The air conditioner or heat pump condenser coil is located outside of your home. Be sure to check that leaves and debris have not clogged the coil fins.The condenser coil is one of the highest energy consuming components of an air conditioning system. Thus, selecting a highly efficient central air conditioner often requires that the model have an efficient model of condenser coil.
You probably do not need to worry about the particular model of condenser coil when you purchase a central air conditioner -- instead, pay attention to the efficiency measures such as SEER and EER.
- Evaporator Coil (A-coil)
The air conditioner evaporator coil is located inside your furnace or air mover. This picture depicts a coil which had the air filter missing from the furnace. Instead of dust being collected by the furnace filter, here it collected on coil causing strain on the air mover and a strain on your pocketbook. When you inspect the coil, be sure to turn the circuit breaker off to your furnace. This situation will cost you more in daily operation, will cost your more to clean the coil, and may cost you more with premature failure of your blower motor. Changing your filter could prevent this situation from happening in the first place.
The Letters in the word HEPA stand for High Efficiency Particulate Arrestance.
The HEPA filter was developed during World War II by the Atomic Energy Commission and it was designed to remove and capture radioactive dust particles from the air which might escape and present a health hazard to the researchers. The HEPA filter was specifically designed to protect the Human Respiratory System.
For a filter to be labeled "True" HEPA, it must be certified 99.97% efficient in capturing 0.3 micron (not 0.1 or 0.01 etc..) respirable-size-particles (RSP) according to the U.S. Military Standard MIL-STD-282, commonly known as the DOP test. The reason 0.3 micron is used and no other is because 0.3 micron is the size at which all mechanical filters are LEAST efficient in capturing. Other methods of testing do not give a true picture of efficiencies relative to respirable-size-particle (RSP) capture.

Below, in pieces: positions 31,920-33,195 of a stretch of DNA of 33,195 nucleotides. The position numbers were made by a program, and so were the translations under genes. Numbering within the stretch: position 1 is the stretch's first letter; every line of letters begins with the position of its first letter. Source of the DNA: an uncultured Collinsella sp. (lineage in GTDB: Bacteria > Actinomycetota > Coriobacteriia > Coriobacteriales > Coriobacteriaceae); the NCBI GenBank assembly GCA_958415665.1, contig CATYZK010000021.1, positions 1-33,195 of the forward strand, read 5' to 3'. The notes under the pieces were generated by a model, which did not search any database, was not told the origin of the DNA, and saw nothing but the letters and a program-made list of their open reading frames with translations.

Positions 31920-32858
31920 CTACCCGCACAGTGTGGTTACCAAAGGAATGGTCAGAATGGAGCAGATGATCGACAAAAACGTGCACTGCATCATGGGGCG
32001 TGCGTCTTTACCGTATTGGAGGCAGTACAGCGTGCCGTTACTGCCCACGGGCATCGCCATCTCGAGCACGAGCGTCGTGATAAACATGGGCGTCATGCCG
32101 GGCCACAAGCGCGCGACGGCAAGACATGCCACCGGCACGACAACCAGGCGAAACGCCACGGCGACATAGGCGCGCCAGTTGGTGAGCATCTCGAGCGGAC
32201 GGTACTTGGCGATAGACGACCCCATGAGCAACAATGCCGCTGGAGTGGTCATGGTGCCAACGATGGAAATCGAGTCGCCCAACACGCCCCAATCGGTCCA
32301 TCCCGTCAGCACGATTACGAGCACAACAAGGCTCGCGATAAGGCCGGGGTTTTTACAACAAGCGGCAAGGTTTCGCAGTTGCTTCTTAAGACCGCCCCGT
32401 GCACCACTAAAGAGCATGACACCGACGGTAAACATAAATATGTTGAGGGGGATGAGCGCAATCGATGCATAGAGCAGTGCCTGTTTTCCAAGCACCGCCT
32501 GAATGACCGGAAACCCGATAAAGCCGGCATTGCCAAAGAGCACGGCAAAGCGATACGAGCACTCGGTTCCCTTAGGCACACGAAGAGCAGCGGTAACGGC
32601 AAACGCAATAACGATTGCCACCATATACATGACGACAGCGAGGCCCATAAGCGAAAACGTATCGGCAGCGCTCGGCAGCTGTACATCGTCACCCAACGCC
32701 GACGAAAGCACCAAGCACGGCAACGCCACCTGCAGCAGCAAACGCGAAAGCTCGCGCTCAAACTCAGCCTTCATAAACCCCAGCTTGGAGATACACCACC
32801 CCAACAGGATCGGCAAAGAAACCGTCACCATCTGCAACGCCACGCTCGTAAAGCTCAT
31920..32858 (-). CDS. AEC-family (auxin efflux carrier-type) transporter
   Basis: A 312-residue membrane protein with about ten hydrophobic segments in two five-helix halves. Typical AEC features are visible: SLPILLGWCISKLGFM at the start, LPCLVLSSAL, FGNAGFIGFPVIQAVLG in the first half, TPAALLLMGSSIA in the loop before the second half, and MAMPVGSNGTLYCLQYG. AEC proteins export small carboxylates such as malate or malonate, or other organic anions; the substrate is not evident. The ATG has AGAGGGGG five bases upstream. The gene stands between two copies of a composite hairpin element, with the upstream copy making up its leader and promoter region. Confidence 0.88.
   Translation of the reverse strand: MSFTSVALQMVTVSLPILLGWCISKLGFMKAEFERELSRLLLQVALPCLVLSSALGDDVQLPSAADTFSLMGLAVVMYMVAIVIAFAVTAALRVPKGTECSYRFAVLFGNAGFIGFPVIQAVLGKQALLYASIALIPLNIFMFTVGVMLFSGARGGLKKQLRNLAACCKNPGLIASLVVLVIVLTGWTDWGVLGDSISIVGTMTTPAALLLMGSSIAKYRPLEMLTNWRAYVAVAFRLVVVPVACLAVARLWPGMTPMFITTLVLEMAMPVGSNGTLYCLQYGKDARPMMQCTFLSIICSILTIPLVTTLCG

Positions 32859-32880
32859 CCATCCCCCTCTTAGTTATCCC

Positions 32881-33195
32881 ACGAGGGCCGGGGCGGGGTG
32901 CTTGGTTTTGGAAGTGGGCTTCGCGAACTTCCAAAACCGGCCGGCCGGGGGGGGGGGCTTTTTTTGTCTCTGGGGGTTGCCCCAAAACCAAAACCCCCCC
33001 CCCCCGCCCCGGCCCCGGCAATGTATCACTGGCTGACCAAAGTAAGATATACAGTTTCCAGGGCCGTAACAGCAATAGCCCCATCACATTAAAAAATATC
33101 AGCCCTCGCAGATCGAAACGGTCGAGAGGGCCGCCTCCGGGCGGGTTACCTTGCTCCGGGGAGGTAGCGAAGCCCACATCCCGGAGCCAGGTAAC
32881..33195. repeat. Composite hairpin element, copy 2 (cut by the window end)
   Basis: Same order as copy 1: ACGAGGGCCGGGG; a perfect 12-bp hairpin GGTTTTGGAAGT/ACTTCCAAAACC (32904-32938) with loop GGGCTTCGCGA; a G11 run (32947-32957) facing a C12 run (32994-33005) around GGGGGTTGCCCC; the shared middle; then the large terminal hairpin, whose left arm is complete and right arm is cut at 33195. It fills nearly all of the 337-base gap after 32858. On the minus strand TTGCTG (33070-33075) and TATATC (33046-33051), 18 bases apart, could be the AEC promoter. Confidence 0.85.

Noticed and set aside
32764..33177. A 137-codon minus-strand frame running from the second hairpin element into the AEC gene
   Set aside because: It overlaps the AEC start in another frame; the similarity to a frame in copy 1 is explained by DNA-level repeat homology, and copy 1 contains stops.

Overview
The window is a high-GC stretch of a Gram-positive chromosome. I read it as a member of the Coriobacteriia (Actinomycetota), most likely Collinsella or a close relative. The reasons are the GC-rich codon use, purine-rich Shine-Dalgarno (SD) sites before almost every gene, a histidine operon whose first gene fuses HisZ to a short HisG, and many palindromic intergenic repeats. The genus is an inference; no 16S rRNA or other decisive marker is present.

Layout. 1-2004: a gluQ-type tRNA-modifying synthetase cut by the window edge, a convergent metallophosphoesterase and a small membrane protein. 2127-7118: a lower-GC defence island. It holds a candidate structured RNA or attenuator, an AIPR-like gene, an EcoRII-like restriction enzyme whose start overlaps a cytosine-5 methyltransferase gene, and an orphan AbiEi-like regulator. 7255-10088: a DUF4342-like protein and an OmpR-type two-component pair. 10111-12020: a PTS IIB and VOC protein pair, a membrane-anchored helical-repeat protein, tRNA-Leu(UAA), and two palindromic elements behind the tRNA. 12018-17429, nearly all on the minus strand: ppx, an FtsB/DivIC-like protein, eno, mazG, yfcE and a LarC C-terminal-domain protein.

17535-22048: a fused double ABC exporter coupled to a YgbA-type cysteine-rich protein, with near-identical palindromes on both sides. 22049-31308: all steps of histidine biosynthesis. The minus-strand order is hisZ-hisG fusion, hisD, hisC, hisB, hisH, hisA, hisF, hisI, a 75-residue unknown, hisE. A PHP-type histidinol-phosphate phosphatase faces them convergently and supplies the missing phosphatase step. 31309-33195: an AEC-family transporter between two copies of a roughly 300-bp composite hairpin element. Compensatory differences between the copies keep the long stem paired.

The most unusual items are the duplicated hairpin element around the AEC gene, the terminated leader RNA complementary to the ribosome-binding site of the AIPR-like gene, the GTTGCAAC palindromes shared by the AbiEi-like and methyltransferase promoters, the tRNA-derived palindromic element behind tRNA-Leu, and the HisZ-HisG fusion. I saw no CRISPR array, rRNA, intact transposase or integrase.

The acronym HVAC commonly refers to Heating, Ventilating and Air Conditioning. Some parts of the country may only have air conditioning while other parts of the country may have furnaces with or without air conditioning. This term is can be applied to air comfort systems for all situations.
A micron is a measure of length: "1 micron equals 1 millionth of a
meter".A particle that is 10 microns or less in size is not visible to the naked human eye.
Examples of some common air contaminants and their size in
- Human Hair (70 - 100 microns)
- Pet Dander (0.5 - 100 microns)
- Pollen (5 - 100 microns)
- Spores from Plants (6 - 100 microns)
- Mold (2 - 20 microns)
- Smoke (.01 - 1 micron)
- Dust Mite Debris (0.5 - 50 microns)
- Household Dust (.05 - 100 microns)
- Skin Flakes (0.4 - 10 microns)
- Bacteria (0.35 - 10 microns)
Indoor Air Quality. Improving the quality of your indoor air can be as simple as changing your filters on a regular basis or using portable or central air cleaners or purifiers. A John Hopkins University study suggests indoor air pollution increases asthma symtoms. You can learn more about indoor air pollution from the CDC Indoor Air Quality page.
The efficiency of air conditioners are often rated by the Seasonal Energy Efficiency Ratio (SEER). The higher the SEER rating of a unit, the more energy efficient it is.